Hospice care benefits patients and their families

Mr Ng Soy Ah with volunteers (from left) Prisca Liang, 50, Yang Sik San (partly hidden), 48, and Deborah Kang, 46, as well as St Andrew's Community Hospital associate chaplain Justin Tan, 39, on Sept 4.
Mr Ng Soy Ah with volunteers (from left) Prisca Liang, 50, Yang Sik San (partly hidden), 48, and Deborah Kang, 46, as well as St Andrew's Community Hospital associate chaplain Justin Tan, 39, on Sept 4.ST PHOTO: KEVIN LIM

For Mr Ng Soy Ah, who has lung cancer, end-of-life care is not about sitting in a room waiting to die.

The 69-year-old's weekly routine includes spending time in the St Andrew's Community Hospital garden, playing carrom with other patients, and listening to music as a respite from pain.

The activities and services that hospices provide are not limited to just relieving the symptoms of patients with cancer and other health conditions.

In Mr Ng's case, they often help with making the final days more fulfilling and meaningful.

The care that hospices provide often extends to family members as well.

For the Wong family, hospice care staff helped them cope with the life-threatening condition of a family member.

Mr Matthew Wong's brother was battling cancer and his family decided to admit him into Dover Park Hospice in January.

Mr Wong, a 47-year-old project manager who works with industrial kitchens, said he appreciated how prepared the hospice staff were for every contingency.

"When these things happen, a lot of times you don't have a clear mind to think with," he said.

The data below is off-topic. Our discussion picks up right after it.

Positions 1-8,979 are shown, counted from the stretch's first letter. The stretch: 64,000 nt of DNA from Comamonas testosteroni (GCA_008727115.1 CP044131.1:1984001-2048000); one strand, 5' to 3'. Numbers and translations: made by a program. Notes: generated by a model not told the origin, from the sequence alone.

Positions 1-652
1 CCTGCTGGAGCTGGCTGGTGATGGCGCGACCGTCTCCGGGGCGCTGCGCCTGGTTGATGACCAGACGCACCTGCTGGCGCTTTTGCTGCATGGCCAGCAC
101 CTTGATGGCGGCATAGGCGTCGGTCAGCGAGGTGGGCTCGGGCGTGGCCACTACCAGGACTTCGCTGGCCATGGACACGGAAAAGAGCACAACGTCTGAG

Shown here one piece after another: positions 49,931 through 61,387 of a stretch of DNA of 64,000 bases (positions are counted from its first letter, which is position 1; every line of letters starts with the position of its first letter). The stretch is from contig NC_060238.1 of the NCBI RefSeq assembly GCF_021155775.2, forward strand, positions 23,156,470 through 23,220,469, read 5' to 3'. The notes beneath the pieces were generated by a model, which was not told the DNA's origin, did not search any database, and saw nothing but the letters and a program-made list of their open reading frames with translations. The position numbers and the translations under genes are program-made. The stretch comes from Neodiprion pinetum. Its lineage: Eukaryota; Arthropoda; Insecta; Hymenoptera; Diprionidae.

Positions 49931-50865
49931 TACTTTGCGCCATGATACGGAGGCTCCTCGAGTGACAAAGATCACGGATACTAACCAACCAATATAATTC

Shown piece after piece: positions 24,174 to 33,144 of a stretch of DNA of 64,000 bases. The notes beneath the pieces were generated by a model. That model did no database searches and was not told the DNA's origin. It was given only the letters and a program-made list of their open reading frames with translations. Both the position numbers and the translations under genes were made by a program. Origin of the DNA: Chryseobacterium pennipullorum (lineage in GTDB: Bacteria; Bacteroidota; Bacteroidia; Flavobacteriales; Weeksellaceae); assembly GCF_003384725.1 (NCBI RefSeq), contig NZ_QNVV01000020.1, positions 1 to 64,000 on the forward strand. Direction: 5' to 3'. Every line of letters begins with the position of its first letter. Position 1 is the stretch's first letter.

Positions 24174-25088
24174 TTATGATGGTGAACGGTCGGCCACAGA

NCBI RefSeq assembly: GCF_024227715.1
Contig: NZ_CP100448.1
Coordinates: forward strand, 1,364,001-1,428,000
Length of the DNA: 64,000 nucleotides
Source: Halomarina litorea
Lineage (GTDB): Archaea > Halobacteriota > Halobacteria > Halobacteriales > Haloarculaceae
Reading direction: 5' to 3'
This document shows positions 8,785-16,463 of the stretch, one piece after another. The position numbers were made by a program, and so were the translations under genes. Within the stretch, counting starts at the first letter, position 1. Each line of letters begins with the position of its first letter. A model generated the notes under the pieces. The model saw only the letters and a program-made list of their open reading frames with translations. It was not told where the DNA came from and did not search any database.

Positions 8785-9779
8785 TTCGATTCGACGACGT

"But the people (at the hospice) have so much experience. They even told us what words to say to him."

But there were initial concerns about hospice care. When his brother was admitted to the hospice, a relative told Mr Wong that there was no longer any hope.

Mr Wong, who had no idea what to expect from palliative care, kept these opinions to himself. In the subsequent months, what he saw at the hospice dispelled any misgivings that he might have had.

 
 

"People would think it's a terrible place, but I think it's a place for (the) family to get together to understand that time is short," he said. His brother died in March. "Even then, there is always hope."

The hospice had art therapy sessions, which Mr Wong's brother used as a medium of expressing his feelings.

In some of the earlier works, Mr Wong said, he could sense his brother's rage and frustration. But the last one was different.

"The whole drawing was in peaceful colours, and the strokes were very smooth," Mr Wong said.

"You could see that he was really at peace."

Linette Lai

A version of this article appeared in the print edition of The Straits Times on September 25, 2017, with the headline 'Hospice care benefits patients and their families'. Print Edition | Subscribe